Why do I need documentation?
Documentation is the most important feature of good quality software. Software you write for yourself tends to have little documentation. This is because you already know what the software does and how to use it. Documentation is needed when you want to communicate this information to other people (and, in particular other people who find your software online and who don't know you). Good documentation will;
- clearly describe the purpose of the software, and the kinds of problems that it can be used to solve,
- provide information about who wrote the software, and how to ask questions, raise issues or report bugs,
- provide installation instructions so that users can install the software on their own computers,
- provide at least a single example of use of the software, so that new users can see how the software is used and try to reproduce those outputs.
Excellent documentation goes even further. Excellent documentation will;
- include tutorials that show how the software can be used to solve different types of problems,
- include detailed guides for developers to help them understand how the software is written and to begin making contributions of their own,
- include more information about how users can get help, perhaps even including "frequently asked questions",
- include a workplan or roadmap so that the community can see what features are planned for development in the software,
- include a changelog and release plan so that the community can have an idea of when they should expect new releases and how often they come out, and can see what is changed between releases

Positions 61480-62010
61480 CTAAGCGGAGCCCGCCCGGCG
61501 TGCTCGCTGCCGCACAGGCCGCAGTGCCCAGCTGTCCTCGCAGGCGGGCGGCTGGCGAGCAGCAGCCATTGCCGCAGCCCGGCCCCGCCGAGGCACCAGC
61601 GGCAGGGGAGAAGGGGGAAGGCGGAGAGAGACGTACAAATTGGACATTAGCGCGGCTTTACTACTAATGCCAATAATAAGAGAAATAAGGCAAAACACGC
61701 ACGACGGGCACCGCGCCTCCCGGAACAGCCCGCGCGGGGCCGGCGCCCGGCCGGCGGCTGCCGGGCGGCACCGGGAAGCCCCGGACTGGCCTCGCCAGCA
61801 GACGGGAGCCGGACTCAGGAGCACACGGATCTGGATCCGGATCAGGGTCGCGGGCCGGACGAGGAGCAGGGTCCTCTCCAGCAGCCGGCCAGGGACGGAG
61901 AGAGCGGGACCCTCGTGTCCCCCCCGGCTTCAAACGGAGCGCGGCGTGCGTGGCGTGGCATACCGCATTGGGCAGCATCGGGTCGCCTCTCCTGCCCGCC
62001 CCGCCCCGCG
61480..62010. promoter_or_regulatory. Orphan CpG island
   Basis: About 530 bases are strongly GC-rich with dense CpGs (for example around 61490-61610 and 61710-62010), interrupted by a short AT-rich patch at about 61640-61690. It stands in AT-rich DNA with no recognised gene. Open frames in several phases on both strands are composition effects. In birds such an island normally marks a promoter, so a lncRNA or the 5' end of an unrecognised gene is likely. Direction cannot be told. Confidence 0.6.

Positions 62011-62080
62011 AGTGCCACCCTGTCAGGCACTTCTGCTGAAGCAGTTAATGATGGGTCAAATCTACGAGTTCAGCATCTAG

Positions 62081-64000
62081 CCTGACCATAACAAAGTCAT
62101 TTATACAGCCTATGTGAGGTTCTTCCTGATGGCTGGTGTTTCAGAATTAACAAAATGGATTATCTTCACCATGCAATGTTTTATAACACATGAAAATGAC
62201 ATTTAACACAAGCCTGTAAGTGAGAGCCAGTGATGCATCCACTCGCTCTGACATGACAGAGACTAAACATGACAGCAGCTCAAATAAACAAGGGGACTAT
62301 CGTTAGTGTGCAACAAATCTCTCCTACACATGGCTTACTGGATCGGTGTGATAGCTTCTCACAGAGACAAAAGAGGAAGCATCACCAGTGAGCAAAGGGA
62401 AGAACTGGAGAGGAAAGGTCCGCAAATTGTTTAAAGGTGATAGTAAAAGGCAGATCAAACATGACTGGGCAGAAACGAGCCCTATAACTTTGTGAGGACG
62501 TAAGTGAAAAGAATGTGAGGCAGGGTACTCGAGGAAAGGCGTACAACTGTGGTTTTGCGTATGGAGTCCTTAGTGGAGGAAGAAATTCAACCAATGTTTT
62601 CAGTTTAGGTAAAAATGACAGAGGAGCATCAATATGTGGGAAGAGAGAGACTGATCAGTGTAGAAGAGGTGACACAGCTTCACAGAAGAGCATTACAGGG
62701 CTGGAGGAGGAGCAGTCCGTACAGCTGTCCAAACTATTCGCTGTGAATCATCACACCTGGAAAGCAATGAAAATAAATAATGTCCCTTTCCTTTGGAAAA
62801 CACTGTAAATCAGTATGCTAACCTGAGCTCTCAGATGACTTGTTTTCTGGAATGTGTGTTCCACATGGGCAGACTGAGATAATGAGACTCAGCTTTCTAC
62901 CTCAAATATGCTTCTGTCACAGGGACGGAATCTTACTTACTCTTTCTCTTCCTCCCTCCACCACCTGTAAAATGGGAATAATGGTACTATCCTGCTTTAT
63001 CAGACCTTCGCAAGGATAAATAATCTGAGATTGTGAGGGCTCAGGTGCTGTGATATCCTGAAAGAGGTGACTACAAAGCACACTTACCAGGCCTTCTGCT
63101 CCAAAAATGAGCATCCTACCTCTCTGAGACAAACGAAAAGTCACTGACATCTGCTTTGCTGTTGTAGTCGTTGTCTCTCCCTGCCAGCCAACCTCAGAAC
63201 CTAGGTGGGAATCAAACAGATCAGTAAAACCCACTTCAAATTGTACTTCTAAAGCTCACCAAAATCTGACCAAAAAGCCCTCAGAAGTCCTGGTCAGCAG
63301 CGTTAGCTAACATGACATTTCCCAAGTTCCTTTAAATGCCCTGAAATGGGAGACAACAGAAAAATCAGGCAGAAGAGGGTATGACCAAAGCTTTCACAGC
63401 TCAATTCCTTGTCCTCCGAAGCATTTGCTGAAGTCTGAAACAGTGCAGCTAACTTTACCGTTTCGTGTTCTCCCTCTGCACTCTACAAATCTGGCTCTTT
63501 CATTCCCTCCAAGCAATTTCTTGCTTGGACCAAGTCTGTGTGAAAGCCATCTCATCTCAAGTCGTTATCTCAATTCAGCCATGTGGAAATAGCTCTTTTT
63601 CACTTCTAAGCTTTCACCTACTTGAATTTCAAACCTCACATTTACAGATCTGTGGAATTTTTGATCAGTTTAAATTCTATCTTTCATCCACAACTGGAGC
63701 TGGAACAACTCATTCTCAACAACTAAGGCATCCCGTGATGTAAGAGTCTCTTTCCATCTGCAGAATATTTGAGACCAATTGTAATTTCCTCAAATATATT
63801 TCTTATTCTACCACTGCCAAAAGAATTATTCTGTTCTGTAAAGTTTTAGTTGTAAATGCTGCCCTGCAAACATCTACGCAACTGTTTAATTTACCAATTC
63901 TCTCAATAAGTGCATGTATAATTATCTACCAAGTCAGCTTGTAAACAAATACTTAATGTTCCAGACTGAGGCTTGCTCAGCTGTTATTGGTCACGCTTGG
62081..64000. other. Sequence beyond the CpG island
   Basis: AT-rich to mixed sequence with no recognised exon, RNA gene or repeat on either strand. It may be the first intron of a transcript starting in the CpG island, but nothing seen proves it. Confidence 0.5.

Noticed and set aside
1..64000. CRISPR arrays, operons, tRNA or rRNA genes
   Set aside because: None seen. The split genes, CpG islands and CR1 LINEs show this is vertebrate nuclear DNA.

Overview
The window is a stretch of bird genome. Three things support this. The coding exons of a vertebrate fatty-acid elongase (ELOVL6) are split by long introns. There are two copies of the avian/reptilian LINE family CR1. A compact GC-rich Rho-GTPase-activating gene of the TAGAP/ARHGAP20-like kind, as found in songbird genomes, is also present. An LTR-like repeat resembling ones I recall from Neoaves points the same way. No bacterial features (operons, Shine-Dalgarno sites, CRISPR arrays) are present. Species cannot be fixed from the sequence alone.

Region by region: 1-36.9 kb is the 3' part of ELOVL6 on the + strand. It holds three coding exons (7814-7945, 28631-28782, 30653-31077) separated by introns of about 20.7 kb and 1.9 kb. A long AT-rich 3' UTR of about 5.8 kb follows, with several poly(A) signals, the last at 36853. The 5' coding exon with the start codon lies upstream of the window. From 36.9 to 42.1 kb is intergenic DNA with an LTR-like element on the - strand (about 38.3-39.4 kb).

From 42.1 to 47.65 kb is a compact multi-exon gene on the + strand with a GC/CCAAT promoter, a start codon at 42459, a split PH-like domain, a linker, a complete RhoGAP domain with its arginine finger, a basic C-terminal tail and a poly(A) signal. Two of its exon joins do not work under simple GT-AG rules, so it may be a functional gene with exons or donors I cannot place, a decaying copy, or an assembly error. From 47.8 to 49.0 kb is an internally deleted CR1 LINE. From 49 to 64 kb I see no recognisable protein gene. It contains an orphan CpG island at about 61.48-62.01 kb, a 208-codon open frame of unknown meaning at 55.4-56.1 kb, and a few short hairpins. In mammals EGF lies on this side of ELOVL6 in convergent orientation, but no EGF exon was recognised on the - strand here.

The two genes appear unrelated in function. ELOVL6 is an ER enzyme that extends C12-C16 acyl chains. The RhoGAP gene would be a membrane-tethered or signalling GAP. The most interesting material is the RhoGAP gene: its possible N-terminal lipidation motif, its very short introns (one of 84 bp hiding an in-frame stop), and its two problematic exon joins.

Why do I need verification?
Verification is a way of demonstrating that your software correctly completes whatever task is promised in the documentation. Verification builds trust, as it helps potential users of your software validate that it is working, and that it "does what it says on the tin".
At its simplest, verification can be as simple as providing some input and output files with your software, and then encouraging users to verify that the output files they produce with their copy of the software on their own computer are identical to the ones you supply. This lets users check that their copy of your software behaves in the same way on their computer as your computer.
As your software grows, you will find that this simple method of verification becomes unwieldy. This is a good point to start adding testing to your software. Testing means adding small tests that can be run automatically on parts of your code, and that validate that the outputs match what you expect. These tests could be on large parts of the code (so-called "integration tests"), or they could be on individual functions or small units of your software (so-called "unit tests").
Adding these tests will enable you to automate the verification of your code. You can use tools, such as GitHub Actions, to automatically run your tests whenever you make any changes to the software and commit them to Git. This automatic running of tests on commits is called "continuous integration". Continuous integration can be used to add badges to your Git repository that show that your code is tested regularly and that the current version passes all tests. This really helps build trust in your software, especially if you are aiming for a global audience of people who won't necessarily have met you or know who you are.
Our Best Practices in Software Engineering workshop provides more help on how to add unit tests to your software.
Why do I need to choose a license?
Every piece of software that is written is protected by copyright. A license is needed to give permission for everyone other than the copyright holder to share and, if permitted, build upon or modify the software. Our How to License Research Software explains why a license is needed and provides guidance on which license to choose for your software.